The Curly coated retriever originated in England. This breed was used to retrieve animals and for upland bird and waterfowl hunting. It almost died out during the two world wars, but was saved by a few breeders in England. This and the Flat coated retriever were the first two recognized retriever breeds. They were established around 1860.
This is a dog that needs to get socialization at an early age. It needs plenty of exercise, love, and attention from its owners. It has a very loving and loyal nature. It makes for a wonderful companion and pet, and is a perfect playmate for children, continuing to be playful well into the adult years. It also gets along well with other animals, although it might be a little reserved around strangers. It is a very independent breed and may become bored with repetitive training. Hence, training requires a bit of patience.
This is a good watch dog, but it is not likely that he/she will really guard anything. Like all retrievers, it likes to get into the middle of any activity and participate. This is a very talented breed when it comes to activities such as swimming, biking, hiking etc. Due to its high intelligence, this dog is a fast learner.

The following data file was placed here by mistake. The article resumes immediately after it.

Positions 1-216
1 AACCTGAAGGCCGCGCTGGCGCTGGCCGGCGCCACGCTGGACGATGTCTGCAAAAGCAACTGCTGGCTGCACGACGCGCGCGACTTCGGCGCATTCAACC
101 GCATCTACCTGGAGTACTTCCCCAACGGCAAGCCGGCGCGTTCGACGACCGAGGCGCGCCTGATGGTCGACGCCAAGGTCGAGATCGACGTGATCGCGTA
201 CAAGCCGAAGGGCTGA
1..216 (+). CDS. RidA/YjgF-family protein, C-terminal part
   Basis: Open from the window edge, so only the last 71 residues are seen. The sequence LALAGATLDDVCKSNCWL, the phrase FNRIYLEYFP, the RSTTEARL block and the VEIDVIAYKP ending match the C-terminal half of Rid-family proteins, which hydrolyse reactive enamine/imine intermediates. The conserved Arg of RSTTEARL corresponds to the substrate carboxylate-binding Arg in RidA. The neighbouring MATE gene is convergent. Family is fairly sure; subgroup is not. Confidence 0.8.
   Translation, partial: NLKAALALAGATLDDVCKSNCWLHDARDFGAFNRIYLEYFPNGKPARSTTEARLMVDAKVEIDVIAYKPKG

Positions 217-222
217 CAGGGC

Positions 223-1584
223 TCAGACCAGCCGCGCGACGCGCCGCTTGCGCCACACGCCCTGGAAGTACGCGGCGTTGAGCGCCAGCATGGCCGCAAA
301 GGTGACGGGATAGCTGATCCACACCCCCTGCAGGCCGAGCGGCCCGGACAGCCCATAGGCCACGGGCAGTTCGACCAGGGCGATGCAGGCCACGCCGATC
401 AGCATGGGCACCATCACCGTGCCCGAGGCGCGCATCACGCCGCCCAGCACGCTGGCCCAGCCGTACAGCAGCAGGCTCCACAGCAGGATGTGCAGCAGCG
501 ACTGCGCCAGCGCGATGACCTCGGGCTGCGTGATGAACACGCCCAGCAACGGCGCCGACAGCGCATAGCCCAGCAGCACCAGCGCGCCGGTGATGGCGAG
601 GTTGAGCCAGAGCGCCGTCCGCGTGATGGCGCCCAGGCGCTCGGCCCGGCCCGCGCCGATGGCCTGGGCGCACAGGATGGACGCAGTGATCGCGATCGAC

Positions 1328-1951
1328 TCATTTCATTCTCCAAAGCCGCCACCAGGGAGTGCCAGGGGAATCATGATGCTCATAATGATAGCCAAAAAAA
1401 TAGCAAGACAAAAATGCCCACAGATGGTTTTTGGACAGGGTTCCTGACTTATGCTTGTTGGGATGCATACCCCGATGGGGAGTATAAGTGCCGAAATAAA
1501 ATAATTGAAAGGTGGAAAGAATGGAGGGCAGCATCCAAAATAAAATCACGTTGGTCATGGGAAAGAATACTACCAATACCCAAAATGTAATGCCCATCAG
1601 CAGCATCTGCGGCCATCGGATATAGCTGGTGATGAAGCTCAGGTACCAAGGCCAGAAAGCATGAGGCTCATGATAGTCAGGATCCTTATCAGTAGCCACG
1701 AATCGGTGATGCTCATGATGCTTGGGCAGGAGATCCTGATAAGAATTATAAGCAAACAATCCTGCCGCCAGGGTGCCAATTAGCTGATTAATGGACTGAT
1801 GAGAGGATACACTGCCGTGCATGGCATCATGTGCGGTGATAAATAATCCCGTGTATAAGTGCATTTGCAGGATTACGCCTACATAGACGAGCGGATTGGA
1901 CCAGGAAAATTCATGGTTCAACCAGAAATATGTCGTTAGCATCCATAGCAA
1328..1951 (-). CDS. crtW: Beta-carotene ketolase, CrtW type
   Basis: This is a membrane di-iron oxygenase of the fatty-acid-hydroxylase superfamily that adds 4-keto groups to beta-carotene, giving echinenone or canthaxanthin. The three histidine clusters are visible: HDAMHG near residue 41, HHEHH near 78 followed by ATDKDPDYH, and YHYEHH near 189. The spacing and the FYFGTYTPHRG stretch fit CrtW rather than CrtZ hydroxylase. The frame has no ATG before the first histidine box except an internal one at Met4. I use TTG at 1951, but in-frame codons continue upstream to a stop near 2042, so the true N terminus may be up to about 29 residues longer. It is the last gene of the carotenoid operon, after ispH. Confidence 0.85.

This dog has a high energy level and loves to have fun. If the owner does not find a way to keep it well-exercised and full of games, then the dog will find or make up games to amuse itself. The thing is that, many times, such games do not amuse the owner. So make sure you give him/her something to do.
This breed is taller than the average retriever, although it is more longer than tall. The coat is made up of tightly-packed curls, which helps repel water, or even burrs, and prevents injuries that thin-coated dogs suffer. The color of the coat is black or liver. Although some white hair is allowed, white patches are considered as a fault. The eyes should be brown or black for a black coat, and brown or amber for a liver coat. The nose should be of the same color as the coat, and should be completely pigmented.
This dog generally weighs in at 60-90 pounds. Males should normally be between 25 and 27 inches tall (64 to 69 cm) and females should be 23 to 25 inches (58 to 64 cm). For show standards, unlike many other breeds, taller is more preferable to shorter for this dog. Its weight should be proportional to its height. The average lifespan for this breed is 9 to 14 years.
Grooming and maintenance of this dog is low, with brushing only necessary when it is shedding heavily; if brushed more often than necessary, the coat can become frizzy. Females are believed to shed more when they are in heat (twice a year), and this breed may also shed around spring season. This dog needs to get sufficient exercise and outdoor activity.
This breed is prone to certain health issues. Some of them are bloating, hip dysplasia, cancer, epilepsy, cardiac problems, Exercise Induced Collapse (EIC), or eye problems such as cataract, retinal dysplasia, entropion, ectropion, and some such problems.
This is a wonderful dog with a playful disposition and loving temperament. It is very loyal and makes for a good pet.